Living in Congo Part 1

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A couple of folks have wondered what the day-to-day here in Kinshasa is really like. My guess is that most of you will never get here (nor, unfortunately, should you…), but if you’re interested, I’ll tell you about it. Its kind of hard to give a chronological evolution to it, because my perceptions of this place seem to shift weekly, the country is undergoing dramatic changes daily, and the history has not been agreed upon by the textbook writers yet. But here’s some background info and some of my own impressions.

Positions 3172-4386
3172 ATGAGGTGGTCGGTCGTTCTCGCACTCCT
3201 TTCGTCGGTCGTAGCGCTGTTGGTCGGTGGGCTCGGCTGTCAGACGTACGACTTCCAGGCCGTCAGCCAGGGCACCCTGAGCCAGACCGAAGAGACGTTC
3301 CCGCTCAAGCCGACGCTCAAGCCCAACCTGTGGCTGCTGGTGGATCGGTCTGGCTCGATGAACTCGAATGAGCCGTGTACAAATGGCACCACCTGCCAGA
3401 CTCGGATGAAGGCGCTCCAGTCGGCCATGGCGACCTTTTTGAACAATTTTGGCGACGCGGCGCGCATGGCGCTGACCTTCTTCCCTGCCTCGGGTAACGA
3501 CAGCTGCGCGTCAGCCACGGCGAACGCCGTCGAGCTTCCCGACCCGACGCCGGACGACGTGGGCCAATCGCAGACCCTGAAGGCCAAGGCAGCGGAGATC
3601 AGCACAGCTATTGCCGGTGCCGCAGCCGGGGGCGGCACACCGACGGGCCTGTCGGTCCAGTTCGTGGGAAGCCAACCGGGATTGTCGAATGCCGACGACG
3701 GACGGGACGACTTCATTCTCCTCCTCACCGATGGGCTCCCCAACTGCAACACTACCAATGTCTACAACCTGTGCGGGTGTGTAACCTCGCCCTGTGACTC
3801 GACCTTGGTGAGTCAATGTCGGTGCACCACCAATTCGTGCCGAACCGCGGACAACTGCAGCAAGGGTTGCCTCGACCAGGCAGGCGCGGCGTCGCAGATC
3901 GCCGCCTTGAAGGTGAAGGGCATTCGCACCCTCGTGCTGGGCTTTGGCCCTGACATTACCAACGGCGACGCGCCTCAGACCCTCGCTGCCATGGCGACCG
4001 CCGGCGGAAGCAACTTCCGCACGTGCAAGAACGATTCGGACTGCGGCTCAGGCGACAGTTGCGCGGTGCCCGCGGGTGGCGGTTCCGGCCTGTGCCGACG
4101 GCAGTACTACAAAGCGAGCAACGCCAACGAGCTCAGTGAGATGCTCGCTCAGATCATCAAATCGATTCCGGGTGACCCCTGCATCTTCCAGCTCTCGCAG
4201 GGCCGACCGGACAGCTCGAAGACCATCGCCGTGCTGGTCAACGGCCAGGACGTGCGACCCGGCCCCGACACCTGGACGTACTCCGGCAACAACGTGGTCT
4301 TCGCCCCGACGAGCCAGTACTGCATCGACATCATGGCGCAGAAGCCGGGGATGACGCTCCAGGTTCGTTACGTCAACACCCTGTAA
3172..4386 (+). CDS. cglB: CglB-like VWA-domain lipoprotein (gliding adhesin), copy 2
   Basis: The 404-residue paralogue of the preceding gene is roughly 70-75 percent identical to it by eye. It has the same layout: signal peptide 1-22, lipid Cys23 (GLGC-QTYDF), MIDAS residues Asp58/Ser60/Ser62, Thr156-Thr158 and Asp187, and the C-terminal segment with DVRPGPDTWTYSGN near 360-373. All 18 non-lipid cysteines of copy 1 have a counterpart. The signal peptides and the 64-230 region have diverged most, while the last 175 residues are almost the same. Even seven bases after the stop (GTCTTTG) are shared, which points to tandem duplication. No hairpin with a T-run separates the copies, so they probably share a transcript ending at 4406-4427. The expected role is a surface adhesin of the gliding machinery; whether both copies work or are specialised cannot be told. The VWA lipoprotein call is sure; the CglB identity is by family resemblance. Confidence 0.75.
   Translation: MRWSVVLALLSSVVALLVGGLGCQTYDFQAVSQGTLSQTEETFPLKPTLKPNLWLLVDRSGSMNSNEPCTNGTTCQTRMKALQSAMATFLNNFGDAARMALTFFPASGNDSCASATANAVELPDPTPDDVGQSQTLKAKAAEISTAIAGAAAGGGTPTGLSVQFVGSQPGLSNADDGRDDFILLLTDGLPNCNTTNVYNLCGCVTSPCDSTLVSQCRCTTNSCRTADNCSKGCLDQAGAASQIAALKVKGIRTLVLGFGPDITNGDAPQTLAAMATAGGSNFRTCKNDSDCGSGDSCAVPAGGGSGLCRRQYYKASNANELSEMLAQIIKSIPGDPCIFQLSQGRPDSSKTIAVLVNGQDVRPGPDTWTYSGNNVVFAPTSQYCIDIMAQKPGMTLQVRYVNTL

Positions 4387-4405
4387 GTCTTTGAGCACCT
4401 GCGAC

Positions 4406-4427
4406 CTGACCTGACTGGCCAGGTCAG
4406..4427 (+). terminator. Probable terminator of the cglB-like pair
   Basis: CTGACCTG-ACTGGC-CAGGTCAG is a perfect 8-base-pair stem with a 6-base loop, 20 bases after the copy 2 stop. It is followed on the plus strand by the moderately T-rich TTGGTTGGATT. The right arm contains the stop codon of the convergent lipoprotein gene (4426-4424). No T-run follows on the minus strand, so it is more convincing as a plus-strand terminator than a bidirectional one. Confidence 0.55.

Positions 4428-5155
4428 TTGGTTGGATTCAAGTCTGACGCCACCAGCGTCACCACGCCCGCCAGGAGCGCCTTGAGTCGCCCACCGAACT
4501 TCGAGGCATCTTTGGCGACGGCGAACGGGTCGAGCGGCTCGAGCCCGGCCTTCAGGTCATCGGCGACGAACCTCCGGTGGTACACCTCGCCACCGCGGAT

There’s a lot of seedy history to this place, and if you also feel that you need to understand the past of a place to understand the present, there are some excellent books to read (in general, not just for those planning to come here). For an excellent chronology, read King Leopold’s Ghost by Adam Hochschild, which is about the colonialization of the Congo Basin, In the Footsteps of Mr. Kurtz; Living on the Brink of Disaster in Mobuto’s Congo by Michela Wrong, which is about President Mobutu’s 40-year reign of abuse and economic savagery, and Facing the Congo by Jeffrey Tayler, which is about a man who tried to do a canoe trip from Kisingani to Kinshasa on the Congo River about 6 years ago. These three will give you a chronology for the modern-day Congo. Here’s a summary, but I don’t have the books in front of me, so the actual dates are probably off a bit.